Second, using technological tools in the legal and/or arbitral decision or prediction process raises an accountability issue. A natural question would be: If it is not a human being that is making the decision, who should be responsible for it? Can the client blame the attorney for not choosing a suitable arbitrator, if, upon the client’s consent, technological tools are significantly involved in that attorney’s decision process? One could also seek further inquiries: whether “an arbitrator [might] feel pressured into agreeing with the analytic tool;” whether, as projects tend to focus on the most available data, namely “older awards and judgments,” legal decisions facilitated by projects would not “properly reflect the open and contested nature of law,” in other words, whether computer programs are able to take the unique factors in each case into account in order to generate a fair decision for the individuals; and whether common-law attorneys and judges can still develop the body of law in the same manner once a significant portion of that legal reasoning and judgment is taken over by technological tools.
There are many interesting questions and concerns to be addressed in the usage of new technologies in international arbitration. After all, such usage is an innovation that has not emerged for a long time. It is now clear that at least the first category of technology usage has been widely favored. For the second category, I believe that experimenting with available products, such as Arbitration Intelligence and ArbiLex, will give us more experience and insight into how these tools will shape the practice of arbitration.
 See e.g., Francisco Uríbarri Soares, New Technologies and Arbitration, 7 Indian J. Arb. L. 84 (2018).
 See e.g., Benjamin Roe, The Year Ahead – Innovation: A new generation of legal analysis tools is emerging, Global Arb. News (Jan. 21, 2019), https://globalarbitrationnews.com/the-year-ahead-innovation-a-new-generation-of-legal-analysis-tools-is-emerging/ (last visited Feb. 22, 2019)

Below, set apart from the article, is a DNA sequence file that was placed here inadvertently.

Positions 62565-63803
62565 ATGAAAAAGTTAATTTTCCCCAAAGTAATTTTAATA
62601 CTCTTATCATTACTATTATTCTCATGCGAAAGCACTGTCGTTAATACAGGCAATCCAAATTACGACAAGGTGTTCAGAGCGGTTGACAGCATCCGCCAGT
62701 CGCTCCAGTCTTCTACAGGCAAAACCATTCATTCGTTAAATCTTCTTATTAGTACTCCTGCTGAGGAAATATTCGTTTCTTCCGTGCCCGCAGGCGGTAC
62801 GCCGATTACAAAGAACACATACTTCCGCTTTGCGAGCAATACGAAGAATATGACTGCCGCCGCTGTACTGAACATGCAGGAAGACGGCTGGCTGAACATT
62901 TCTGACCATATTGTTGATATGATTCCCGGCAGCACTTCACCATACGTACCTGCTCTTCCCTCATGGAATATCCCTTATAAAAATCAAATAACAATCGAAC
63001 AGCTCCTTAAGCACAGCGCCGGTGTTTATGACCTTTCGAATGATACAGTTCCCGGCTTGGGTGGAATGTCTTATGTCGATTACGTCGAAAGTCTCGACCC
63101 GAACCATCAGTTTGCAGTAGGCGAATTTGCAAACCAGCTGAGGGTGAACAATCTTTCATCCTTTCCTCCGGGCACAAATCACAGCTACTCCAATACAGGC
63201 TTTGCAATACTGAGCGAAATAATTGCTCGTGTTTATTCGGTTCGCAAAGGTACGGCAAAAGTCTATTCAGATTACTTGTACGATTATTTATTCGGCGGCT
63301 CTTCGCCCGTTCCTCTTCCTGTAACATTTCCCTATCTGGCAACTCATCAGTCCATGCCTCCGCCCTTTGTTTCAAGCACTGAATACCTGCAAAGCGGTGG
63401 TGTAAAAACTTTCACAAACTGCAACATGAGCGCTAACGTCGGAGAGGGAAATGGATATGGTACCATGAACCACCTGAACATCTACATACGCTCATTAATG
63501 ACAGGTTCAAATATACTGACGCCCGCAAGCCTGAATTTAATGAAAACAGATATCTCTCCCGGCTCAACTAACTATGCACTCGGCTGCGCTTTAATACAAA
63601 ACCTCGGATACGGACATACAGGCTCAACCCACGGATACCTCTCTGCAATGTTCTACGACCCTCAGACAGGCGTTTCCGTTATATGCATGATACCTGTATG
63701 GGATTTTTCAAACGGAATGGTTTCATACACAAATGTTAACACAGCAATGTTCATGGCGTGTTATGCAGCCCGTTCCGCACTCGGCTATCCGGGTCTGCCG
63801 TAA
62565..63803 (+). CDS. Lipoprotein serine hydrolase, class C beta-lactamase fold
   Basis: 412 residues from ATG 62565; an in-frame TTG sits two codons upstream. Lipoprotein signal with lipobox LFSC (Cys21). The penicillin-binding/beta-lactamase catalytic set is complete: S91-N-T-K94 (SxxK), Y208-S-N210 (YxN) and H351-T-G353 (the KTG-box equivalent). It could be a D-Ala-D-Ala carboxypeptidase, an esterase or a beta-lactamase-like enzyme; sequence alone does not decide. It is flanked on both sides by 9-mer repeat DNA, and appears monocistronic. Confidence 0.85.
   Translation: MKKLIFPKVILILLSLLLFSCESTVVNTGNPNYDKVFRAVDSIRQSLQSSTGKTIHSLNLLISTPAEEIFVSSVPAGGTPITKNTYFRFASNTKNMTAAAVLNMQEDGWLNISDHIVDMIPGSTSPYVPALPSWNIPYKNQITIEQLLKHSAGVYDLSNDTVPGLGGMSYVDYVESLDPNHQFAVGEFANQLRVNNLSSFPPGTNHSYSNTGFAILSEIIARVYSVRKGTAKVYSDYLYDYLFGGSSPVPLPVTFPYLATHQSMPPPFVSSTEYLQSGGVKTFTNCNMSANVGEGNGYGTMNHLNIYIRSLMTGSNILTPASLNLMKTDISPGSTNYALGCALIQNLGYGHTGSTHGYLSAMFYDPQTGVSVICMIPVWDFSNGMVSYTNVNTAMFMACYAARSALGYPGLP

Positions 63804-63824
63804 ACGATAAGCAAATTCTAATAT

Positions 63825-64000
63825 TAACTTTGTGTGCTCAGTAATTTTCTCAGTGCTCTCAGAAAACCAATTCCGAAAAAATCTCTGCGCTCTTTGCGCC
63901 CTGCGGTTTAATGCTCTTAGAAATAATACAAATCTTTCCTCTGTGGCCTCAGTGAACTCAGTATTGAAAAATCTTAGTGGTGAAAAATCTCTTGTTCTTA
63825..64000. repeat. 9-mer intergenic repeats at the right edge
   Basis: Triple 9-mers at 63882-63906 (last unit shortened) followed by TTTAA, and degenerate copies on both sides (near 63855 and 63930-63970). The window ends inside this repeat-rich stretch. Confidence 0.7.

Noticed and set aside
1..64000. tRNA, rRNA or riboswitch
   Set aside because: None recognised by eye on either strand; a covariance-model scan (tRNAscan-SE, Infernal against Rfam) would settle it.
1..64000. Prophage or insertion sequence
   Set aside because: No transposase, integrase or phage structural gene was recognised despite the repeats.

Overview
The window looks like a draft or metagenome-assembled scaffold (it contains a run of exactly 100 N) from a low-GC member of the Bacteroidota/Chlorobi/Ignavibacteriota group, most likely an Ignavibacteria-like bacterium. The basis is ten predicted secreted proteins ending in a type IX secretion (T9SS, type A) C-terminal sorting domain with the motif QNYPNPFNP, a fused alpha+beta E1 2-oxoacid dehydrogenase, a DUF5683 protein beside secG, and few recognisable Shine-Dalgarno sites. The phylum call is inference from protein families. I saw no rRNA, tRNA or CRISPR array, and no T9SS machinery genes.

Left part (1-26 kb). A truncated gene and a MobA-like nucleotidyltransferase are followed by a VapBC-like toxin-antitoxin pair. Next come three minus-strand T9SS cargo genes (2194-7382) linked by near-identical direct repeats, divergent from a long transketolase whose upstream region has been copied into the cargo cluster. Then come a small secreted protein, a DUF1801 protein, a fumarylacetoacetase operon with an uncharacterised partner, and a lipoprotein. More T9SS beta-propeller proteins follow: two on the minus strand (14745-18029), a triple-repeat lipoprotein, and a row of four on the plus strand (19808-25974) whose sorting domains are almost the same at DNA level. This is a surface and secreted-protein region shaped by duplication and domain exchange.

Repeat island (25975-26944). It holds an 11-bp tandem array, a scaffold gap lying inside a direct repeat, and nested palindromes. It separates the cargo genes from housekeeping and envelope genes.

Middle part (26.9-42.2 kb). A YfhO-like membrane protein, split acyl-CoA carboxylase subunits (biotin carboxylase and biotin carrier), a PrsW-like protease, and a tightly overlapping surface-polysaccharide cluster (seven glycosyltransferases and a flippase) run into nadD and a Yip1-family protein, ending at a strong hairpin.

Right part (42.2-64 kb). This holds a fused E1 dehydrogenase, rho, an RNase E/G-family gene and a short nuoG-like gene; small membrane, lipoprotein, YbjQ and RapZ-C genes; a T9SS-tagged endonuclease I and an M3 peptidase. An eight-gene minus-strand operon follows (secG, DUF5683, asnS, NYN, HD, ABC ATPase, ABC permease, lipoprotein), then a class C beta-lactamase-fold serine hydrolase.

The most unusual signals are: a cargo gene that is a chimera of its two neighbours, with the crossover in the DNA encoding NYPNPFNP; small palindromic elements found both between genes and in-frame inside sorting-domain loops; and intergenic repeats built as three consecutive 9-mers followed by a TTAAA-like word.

See, Karen Maxwell, Computer says no: data analytics in arbitration, Thomson Reuters (Feb. 9, 2018), http://arbitrationblog.practicallaw.com/computer-says-no-data-analytics-in-arbitration/.
 Supra note 1, at 88.
 See Edwin Montoya Zorrilla, Towards a Credible Future: Uses of Technology in International Commercial Arbitration, 16 German Arb. J. 106, 109 (2018).
 Catherine A, Rogers, Arbitrator Intelligence: The Basics, Kluwer Arb. Blog (Feb. 27, 2018), http://arbitrationblog.kluwerarbitration.com/2018/02/27/ai-3/ (last visited Feb. 22, 2019).
 Supra note 5, at 109.
 Id. at 110.
 See supra note 2.
 See generally, Brian Canada, Debi Slate and Bill Slate, A Data-Driven Exploration of Arbitration as a Settlement Tool: How Can We Express Confidence in Small Data Samples?, Kluwer Arb. Blog (Oct. 19, 2018), http://arbitrationblog.kluwerarbitration.com/2018/10/19/a-data-driven-exploration-of-arbitration-as-a-settlement-tool-how-can-we-express-confidence-in-small-data-samples/(last visited Feb. 22, 2019).
 Supra note 2 (“ArbiLex, a new entrant in this field, has based its system around investor-state arbitration, where awards are typically public.”)
 Supra note 3.
 Supra note 5, at 112.
 Supra note 2 (“And how can the common law continue to develop, in the absence of the “life blood” of court decisions and arbitral awards subject to appeal?”)
 2018 International Arbitration Survey: The Evolution of international Arbitration, 28 The Australian Corporate Lawyer 10 (2018), https://acla.acc.com/documents/item/2066/ (last visited Feb. 22, 2019) (“Technology is widely used in international arbitration, and an overwhelming majority of respondents favoured its greater use in the future of ‘hearing room technologies’, ‘cloud-based storage’, ‘videoconferencing’, ‘AI’ and ‘virtual hearing rooms.’”)